Editing this site's wording
My family and I have been inside the house during the Covid period for maybe all of April 2020. It's been unusual. All the news is about this issue - and we're not sure when it will end.
Who will write out checks if I am disabled?
Deciding between a will and trust
When I talk with people, they frequently ask do I think they need a trust or a will for their estate planning. It depends on a number of factors.
The first one is their marital situation. If the clients are married, live in Massachusetts, and have over $1 million in assets - then I frequently suggest a living, revocable trust for each person. I say this because it can save estate taxes through an approach that is very commonly used. A Plain English Living Trust can be a highly useful, modern approach to estate planning for Massachusetts residents.
If the person is single, then maybe a will is sufficient. And of course the accompanying documents of a health care proxy and durable power of attorney.
The choice for a single person depends on if the client feels it's important to avoid probate in Massachusetts. Probate is a court process in which a signed will is presented to a court to determine if it is valid. That is, was the person who signed it legally capable of signing a will on the exact day they signed it.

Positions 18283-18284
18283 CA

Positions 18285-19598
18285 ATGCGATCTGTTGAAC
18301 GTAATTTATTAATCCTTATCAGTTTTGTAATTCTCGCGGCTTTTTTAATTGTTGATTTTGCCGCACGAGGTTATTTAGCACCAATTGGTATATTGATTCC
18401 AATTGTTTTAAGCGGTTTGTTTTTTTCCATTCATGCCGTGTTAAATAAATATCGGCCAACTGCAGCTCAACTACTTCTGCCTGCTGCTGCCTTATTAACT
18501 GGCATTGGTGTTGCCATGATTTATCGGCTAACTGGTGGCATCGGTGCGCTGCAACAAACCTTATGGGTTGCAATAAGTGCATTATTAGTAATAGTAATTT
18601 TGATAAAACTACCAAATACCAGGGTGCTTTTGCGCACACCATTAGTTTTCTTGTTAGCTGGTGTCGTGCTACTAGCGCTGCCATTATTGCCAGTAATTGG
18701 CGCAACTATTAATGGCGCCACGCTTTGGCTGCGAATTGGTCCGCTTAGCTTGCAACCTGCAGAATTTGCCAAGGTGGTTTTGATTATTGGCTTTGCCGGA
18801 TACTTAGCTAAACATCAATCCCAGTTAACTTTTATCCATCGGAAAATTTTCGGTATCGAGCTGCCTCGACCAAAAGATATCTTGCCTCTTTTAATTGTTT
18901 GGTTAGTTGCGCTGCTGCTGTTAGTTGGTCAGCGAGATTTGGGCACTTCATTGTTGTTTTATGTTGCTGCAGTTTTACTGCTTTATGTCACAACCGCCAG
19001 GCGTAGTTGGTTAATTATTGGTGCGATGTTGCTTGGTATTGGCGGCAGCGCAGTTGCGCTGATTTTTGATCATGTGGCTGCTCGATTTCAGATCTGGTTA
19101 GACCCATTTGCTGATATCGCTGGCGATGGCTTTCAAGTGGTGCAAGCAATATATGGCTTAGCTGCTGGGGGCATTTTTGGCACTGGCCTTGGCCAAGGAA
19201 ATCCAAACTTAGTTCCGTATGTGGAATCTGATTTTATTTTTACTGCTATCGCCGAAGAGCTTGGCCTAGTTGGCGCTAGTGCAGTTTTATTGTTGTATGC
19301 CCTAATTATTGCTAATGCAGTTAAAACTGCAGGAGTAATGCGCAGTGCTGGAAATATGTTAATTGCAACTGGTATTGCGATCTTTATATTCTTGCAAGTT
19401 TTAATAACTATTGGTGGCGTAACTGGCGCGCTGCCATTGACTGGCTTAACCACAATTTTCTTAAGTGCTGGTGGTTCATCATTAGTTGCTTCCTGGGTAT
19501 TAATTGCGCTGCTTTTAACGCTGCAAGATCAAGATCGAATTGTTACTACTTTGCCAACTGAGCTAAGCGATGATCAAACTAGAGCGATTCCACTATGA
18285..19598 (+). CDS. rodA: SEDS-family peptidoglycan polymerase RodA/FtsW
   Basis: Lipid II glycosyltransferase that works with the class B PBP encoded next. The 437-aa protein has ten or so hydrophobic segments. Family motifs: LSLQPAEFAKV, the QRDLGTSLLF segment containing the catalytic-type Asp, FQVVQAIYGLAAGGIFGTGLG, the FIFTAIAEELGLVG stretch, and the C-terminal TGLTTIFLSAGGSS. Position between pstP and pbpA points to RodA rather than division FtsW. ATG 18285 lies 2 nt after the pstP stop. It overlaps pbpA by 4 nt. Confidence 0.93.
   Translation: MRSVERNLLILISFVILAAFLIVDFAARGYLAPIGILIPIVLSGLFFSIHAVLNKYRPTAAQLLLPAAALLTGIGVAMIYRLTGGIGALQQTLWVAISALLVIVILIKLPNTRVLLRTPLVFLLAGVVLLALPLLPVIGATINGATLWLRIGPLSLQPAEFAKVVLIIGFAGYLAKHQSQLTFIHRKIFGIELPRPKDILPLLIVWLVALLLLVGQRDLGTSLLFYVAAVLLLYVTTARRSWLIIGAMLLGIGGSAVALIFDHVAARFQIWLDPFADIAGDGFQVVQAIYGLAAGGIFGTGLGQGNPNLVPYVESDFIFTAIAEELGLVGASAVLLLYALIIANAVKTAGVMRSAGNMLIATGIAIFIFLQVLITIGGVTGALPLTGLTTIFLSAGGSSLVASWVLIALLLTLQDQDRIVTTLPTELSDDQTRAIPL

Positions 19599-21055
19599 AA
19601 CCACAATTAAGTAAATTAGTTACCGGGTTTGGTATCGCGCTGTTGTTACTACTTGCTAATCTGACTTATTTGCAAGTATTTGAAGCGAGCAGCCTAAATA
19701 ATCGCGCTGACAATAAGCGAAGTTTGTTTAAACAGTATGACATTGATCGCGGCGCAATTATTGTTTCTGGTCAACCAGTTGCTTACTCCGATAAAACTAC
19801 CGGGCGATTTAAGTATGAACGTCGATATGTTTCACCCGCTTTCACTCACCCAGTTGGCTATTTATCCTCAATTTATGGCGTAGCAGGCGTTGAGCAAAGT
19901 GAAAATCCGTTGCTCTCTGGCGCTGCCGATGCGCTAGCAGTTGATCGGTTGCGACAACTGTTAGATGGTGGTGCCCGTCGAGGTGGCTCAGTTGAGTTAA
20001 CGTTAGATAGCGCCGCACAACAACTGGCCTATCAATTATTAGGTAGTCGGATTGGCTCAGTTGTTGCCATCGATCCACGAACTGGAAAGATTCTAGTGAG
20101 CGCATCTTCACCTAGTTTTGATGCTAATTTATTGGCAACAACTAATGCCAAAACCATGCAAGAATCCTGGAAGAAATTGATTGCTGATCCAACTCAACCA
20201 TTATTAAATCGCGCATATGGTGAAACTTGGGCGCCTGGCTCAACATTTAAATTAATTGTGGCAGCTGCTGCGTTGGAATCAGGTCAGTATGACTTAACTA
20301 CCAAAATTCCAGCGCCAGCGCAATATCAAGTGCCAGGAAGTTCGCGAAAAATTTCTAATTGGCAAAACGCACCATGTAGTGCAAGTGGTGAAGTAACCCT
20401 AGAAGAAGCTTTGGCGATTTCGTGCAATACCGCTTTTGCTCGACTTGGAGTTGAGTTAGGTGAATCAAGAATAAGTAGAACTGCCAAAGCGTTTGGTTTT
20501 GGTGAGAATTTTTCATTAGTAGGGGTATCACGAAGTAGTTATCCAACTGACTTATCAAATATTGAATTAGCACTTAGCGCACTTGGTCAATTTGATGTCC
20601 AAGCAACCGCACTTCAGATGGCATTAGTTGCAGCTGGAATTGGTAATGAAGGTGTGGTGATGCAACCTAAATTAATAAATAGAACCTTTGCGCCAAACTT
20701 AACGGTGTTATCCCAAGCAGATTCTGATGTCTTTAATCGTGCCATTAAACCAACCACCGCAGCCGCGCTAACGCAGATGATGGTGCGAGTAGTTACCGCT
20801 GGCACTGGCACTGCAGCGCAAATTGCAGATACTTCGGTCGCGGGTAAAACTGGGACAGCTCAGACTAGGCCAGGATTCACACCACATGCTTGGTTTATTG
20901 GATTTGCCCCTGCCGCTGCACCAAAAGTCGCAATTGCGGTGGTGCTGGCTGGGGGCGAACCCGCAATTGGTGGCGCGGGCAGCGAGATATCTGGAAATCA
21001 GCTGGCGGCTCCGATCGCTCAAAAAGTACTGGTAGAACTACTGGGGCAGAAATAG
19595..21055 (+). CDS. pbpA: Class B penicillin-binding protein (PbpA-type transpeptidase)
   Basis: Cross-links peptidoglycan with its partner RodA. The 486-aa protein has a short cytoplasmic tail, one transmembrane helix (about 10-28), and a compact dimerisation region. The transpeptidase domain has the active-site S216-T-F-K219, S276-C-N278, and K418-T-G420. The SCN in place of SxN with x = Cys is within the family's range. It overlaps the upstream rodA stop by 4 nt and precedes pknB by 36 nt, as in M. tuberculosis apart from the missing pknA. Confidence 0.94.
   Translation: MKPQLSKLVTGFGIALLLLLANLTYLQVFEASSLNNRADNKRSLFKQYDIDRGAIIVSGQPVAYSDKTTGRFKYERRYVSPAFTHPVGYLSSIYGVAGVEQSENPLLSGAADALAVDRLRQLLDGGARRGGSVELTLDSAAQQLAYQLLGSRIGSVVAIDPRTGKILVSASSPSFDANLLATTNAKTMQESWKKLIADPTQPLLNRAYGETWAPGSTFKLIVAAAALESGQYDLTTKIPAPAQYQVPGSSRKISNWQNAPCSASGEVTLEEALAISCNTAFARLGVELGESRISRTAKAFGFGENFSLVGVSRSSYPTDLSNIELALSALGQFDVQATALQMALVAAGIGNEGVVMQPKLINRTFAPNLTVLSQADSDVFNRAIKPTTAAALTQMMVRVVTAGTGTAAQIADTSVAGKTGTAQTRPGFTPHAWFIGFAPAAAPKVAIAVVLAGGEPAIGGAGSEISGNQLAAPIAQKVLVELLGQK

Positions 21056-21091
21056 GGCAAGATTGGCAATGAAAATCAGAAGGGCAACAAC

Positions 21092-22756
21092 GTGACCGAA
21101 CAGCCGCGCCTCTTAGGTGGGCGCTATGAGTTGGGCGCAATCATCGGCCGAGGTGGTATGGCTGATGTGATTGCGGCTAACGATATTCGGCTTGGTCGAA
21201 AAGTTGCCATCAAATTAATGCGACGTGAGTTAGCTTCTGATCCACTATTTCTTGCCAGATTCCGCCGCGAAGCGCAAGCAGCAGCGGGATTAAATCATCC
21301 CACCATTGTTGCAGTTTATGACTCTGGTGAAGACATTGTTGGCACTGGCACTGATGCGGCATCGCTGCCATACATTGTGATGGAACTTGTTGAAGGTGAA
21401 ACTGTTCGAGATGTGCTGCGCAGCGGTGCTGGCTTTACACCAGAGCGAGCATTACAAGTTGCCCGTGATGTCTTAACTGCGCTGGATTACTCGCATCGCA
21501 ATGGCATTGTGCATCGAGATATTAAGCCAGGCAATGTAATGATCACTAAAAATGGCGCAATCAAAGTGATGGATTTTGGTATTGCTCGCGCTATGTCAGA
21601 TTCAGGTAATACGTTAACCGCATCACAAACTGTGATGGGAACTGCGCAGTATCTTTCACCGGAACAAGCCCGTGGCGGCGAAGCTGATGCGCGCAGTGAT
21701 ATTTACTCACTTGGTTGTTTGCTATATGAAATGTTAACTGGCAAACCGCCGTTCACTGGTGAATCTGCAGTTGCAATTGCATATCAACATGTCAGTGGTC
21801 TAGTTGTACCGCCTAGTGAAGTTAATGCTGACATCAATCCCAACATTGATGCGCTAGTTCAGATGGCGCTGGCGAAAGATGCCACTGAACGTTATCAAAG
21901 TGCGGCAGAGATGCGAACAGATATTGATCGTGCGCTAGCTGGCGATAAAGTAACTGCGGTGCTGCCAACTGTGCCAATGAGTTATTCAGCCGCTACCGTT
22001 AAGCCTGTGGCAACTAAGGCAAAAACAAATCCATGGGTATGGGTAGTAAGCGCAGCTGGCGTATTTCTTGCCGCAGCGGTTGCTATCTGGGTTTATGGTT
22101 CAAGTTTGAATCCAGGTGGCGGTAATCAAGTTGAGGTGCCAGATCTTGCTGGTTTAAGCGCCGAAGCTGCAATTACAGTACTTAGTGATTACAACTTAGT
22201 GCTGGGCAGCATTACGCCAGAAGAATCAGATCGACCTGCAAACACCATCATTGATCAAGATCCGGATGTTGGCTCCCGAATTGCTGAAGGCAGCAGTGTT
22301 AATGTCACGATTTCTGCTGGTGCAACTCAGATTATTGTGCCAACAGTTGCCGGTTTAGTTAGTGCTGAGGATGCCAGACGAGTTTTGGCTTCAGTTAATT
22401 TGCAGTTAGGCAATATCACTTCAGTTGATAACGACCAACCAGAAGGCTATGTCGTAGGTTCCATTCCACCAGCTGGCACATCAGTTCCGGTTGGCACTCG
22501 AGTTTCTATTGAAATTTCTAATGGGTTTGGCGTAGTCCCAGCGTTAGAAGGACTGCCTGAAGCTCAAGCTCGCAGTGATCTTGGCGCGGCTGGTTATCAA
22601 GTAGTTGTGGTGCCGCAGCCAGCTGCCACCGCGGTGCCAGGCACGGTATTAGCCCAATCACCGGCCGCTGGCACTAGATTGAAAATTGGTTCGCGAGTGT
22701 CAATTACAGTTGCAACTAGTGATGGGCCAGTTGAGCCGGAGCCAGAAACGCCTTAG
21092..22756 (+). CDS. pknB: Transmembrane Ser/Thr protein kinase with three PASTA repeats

Probate takes time and that time is a major reason why some people want to avoid it. However, avoiding probate shouldn't be the only reason for having an estate plan. It should accomplish other purposes as well.
I am reading law review articles and pondering the law on the subject of leaving zero to a child - either a minor or an adult. I am finding that the law differs on this topic depending on where in the world you ask the legal question. Briefly, the law in many countries, based on Spain's legal heritage, does protect the child.
On the other hand, legal systems like our that originated in England, have much less protection to children. The predominant thinking here is that an individual whom is planning their estate, should have almost complete freedom to decide to whom and how much to leave a child.
There is more protection given to a surviving spouse whom is left zero - they have a right to complain to the court and ask for a share of the estate. But children are a different story.
Read one law review article on it and now reading another. Interesting.
I continue to wonder why wills and trusts name the surviving spouse all the time to be in charge after a death. Like many other MA estate planning attorneys, I too am part of the lawyers whom do this - but is it wise?
The surviving spouse is likely quite elderly and has just been shattered by the death of their closest companion. To then require them to put together the information needed after a death just doesn't make sense.